The mass gathering' of over 2000 photographers to Trafalgar Square yesterday should give the heads of Britain's Police forces some serious food for thought. When they look at the footage, and the photos, they should take a good look at the faces in the crowd.
There was a distinct lack of the shaven headed, tattooed, body-pierced, green-haired and soap-shy agitators that your typical Daily Mail reader might imagine as the normal sort of people who attend public protests.
Instead, many of yesterday’s attendees looked like stereotypical Daily Mail readers themselves. Middle aged, middle class men and women were in abundance in a crowd that looked like the kind of mix you’d find in any provincial Tescos on a Saturday afternoon. But not THIS Saturday, because they were all angry enough to put their shopping needs to one side and make the trip to Trafalgar Square in protest.
Angry, but still mild mannered, of course. There was no rage or aggression, no chanting, no speeches. There were no police with riot shields. They kept a low profile and the few I saw seemed more bemused than intimidated.
When I first arrived I encountered a well-spoken senior citizen remonstrating with a PC and a PCSO who had found themselves surrounded by a crowd. I pictured him as perhaps a retired civil servant from Sevenoaks who drives a Rover. I’m not sure what the fracas was about but I did hear his irritated response to one of the officer’s comments.
‘They’re not YOUR streets, they’re OUR streets, they belong to US,’ he retorted.
Elsewhere I saw a man standing with his two daughters speaking very articulately to a TV crew about why he was there, and a well-dressed French woman recounting a bad personal experience into another camera.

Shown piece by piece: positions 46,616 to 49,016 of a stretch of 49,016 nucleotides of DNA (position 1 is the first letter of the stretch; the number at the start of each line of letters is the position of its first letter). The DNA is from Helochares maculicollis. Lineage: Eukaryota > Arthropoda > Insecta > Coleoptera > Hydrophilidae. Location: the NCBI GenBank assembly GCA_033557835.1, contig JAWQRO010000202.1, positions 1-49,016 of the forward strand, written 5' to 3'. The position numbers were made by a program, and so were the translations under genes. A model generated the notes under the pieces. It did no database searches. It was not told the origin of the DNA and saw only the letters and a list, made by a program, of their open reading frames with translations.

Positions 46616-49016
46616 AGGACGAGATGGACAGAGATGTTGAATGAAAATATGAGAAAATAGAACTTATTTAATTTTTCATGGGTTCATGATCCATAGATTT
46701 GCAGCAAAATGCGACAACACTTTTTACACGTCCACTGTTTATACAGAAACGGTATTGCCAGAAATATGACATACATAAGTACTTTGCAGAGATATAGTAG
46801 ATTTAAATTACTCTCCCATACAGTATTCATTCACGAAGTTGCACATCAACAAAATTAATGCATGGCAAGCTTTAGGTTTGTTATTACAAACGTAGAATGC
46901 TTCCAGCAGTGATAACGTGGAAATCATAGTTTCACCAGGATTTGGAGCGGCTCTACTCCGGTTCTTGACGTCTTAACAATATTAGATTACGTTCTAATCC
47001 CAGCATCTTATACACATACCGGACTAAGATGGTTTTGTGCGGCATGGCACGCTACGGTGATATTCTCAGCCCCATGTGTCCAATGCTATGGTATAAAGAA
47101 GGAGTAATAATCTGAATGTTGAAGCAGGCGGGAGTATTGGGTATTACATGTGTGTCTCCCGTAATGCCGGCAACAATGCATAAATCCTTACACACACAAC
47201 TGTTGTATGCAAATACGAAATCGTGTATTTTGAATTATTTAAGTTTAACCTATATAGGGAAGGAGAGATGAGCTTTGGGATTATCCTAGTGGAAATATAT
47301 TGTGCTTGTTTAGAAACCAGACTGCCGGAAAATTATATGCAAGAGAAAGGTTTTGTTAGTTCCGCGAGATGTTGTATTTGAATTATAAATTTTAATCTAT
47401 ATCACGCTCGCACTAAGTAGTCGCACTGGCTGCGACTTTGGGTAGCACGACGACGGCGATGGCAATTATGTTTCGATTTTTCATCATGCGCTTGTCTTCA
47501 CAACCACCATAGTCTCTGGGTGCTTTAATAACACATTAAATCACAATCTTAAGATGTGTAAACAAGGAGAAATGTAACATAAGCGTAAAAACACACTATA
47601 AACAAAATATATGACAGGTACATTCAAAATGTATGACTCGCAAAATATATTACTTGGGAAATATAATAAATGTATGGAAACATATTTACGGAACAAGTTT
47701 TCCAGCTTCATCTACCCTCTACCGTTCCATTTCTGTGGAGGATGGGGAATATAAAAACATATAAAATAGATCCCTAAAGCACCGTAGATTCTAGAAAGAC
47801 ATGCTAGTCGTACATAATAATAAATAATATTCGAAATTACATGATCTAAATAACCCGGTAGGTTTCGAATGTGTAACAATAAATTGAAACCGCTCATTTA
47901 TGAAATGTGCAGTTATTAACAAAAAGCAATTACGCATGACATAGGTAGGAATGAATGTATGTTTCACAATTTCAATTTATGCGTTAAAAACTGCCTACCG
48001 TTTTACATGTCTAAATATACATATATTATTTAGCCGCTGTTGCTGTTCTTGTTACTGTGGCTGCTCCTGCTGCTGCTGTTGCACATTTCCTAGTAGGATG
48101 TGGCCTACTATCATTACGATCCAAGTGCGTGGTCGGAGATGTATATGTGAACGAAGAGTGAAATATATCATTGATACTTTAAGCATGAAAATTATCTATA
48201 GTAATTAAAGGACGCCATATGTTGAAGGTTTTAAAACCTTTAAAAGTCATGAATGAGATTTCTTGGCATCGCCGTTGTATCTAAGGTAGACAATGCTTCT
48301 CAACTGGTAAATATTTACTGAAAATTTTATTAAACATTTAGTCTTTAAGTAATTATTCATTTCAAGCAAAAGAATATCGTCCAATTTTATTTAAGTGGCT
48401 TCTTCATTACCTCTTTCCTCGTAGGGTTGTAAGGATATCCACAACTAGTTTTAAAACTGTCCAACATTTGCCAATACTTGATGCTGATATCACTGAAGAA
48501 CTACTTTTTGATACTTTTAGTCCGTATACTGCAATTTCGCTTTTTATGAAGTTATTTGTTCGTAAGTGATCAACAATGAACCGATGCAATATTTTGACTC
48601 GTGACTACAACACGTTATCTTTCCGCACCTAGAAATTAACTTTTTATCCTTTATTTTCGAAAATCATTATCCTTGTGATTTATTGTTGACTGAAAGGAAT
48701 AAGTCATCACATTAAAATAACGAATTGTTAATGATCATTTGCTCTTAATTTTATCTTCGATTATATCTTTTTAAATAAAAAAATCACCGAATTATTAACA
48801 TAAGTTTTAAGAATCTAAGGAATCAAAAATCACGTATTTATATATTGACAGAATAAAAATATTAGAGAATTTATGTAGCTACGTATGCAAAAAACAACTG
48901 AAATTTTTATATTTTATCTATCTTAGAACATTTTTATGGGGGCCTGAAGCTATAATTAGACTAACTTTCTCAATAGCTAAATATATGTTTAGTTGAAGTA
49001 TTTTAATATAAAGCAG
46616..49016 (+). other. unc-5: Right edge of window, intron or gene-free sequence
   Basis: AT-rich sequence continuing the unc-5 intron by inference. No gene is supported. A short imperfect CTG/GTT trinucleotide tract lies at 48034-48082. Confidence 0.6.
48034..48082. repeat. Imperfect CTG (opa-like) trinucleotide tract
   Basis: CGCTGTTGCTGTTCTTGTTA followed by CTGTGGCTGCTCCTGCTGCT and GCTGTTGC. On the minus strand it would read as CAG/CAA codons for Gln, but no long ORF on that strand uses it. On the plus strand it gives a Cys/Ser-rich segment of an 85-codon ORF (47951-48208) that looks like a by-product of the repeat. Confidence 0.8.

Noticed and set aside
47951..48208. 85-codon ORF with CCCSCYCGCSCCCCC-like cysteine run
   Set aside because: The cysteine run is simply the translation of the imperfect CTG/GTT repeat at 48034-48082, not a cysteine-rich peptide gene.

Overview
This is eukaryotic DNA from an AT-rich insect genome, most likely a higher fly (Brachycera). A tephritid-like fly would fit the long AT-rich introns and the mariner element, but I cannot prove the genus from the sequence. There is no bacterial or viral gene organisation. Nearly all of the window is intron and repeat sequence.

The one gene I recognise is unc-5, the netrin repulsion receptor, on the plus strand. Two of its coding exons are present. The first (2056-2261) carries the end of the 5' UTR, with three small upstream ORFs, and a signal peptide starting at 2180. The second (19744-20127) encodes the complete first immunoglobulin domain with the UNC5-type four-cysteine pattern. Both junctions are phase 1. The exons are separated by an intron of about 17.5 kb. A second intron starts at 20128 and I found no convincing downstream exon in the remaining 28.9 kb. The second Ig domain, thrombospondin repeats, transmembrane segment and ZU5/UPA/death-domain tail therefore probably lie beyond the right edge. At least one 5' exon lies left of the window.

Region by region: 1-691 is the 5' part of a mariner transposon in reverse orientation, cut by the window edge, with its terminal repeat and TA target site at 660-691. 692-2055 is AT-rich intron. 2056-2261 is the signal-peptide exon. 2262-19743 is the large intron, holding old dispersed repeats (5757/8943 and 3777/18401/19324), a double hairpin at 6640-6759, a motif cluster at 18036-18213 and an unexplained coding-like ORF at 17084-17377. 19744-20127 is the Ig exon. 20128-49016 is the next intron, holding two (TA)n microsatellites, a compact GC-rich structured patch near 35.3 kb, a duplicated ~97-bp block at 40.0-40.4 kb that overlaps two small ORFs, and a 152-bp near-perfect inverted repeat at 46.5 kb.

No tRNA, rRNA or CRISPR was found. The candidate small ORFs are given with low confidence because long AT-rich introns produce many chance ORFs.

Photography attracts people of all ages and from all walks of life and appeals to art lovers and science geeks in equal measure but there is, I suppose, a bit of a middle class bias. Digital SLRs are expensive and so are the computers, printers and paraphernalia that go with them. Readers of photography magazines such as ours are, our market research tells us, more affluent and better educated than the national average.
It occurred to me that when the Police start alienating people like the ones I saw yesterday then we really are in trouble as a nation. This was Middle England out in force – the sort of people whose unwavering respect and support the police depend on. They need to seriously rethink their heavy handed attitude to the public if they don’t want to end up being held in the same regard as bankers.